Gorilla tactics

Let's talk about implementing XML-based B2B e-commerce. Wait -- don't run away! We can talk about something else! Like, say, gorillas, OK? Let's talk about gorillas. Big, hairy, 800-pound gorillas.

Let’s talk about implementing XML-based B2B e-commerce. Wait -- don’t run away!

We can talk about something else! Like, say, gorillas, OK? Let’s talk about gorillas. Big, hairy, 800-pound gorillas. You know the ones -- the kind that can dictate to their business partners just exactly how business will be done.

Those 800-pound gorillas will decide how we’ll all do XML-based e-business. They’ll decide when and how and in what form. And then everyone else will do what they say.

See? Talking about implementing XML-based e-business wasn’t so hard after all, was it?

Wait, you say, what about all those standards committees and industry consortia, all the groups with competing and overlapping proposals that make your eyes glaze over with their endless buzzwords and pronouncements about universal XML e-business standards? Won’t they be the ones who finally come to a consensus on this stuff?

Sure, they’ll come up with something. Maybe the gorillas will go for it, maybe not. One thing is certain, though: If your company is a gorilla, you’ll pick the flavor that gives you the biggest advantage. Otherwise, the gorillas in your supply chain will tell you which flavors to use. And if you want to sell to the gorillas, you’ll use them.

Who says so? History.

Remember, XML isn’t the first pitch we’ve heard for universal e-business standards. We’ve got a pretty good idea how it plays out from the last time around -- when we did electronic data interchange (EDI).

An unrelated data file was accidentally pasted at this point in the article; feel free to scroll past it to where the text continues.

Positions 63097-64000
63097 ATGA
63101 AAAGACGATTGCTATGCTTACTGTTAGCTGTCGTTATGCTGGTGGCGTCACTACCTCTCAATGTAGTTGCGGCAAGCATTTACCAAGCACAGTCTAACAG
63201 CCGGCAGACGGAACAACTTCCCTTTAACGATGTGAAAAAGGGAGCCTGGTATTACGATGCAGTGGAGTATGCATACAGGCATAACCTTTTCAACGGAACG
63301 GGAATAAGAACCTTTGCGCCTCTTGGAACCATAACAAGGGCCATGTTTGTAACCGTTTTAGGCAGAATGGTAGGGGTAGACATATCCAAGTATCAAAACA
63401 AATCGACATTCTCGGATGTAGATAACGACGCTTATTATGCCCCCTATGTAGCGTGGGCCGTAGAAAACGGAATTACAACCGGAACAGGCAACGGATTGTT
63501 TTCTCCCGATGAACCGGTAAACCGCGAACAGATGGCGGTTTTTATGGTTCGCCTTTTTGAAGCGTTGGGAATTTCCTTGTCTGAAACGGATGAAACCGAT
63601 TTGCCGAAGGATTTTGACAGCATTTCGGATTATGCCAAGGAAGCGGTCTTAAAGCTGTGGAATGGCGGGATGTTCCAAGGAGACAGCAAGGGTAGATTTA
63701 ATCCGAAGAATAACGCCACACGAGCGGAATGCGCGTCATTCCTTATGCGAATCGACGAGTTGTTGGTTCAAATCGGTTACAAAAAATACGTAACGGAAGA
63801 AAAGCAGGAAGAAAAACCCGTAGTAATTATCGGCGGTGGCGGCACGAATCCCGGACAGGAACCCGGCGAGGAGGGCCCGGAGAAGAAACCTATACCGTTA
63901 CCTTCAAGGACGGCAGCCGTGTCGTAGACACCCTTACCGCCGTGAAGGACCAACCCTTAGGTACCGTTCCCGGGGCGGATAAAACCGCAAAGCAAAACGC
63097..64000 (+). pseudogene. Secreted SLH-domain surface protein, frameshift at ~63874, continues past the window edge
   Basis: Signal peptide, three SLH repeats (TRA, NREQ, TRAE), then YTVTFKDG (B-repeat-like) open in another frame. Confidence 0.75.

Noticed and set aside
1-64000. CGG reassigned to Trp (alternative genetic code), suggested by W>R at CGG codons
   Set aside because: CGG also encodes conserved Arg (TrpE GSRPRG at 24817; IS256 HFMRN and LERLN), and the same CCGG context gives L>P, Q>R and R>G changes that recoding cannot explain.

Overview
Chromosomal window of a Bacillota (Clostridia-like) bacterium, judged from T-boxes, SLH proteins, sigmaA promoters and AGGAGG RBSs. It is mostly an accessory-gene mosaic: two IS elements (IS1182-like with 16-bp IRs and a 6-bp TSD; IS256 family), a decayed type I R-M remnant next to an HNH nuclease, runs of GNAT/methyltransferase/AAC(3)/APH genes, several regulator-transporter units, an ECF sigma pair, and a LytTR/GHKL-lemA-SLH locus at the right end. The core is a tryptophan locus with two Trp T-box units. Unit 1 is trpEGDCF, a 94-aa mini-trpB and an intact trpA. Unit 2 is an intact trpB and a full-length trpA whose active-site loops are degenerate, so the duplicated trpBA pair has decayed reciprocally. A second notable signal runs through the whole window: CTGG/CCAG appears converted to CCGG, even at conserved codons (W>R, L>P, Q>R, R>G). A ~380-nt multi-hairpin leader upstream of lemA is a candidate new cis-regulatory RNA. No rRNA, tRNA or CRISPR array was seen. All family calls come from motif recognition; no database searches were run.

For the uninitiated, EDI is a standard system of electronic documents -- order forms, invoices, bills of lading. EDI forms have lots of options because in theory, the same set of EDI forms can be used for almost any business transaction in any industry, with any buyer and any supplier. (Sound familiar, XML fans?)

But that’s not how EDI was actually implemented. Instead, some 800-pound gorilla in the supply chain told its partners: "Here are the EDI forms we use. They’re not the full, standard EDI forms because that would add a lot of complexity we don’t want. That means you’ll have to buy a customised EDI system. But if you want to sell to us, do it our way."

Of course, the customised EDI forms that one 800-pound gorilla dictated weren’t the same as the versions other gorillas used, even in the same industry. And all the non-gorillas grumbled about having to implement a different EDI system for every 800-pound gorilla they sold to.

But the gorillas got their way.

So why should XML be different from EDI? Not because there are more competing flavours, with consortia and committees and task forces all over the map. None of that changes the basic reality that 800-pound gorillas do pretty much whatever they want.

And not because of the internet marketplaces that XML is supposed to enable. After the dot-com die-off, the surviving marketplaces are run by -- who else? -- 800-pound gorillas. They’ll still choose the flavour they like and tweak it to their advantage. The only difference: A few gorillas may agree on the same tweaks.

And certainly not just to further industry standardisation. Standardisation is an advantage for little guys, not for 800-pound gorillas who can get whatever they demand.

So next time you hear a pronouncement from an XML e-business standards consortium, take it with a healthy dollop of salt. If you really want to know what XML e-business standards you’ll need, ask the 800-pound gorillas in your supply chain.

If they can’t tell you, there’s not much to talk about.

Hayes, Computerworld’s senior news columnist, has covered IT for more than 20 years. Send email to Frank Hayes.

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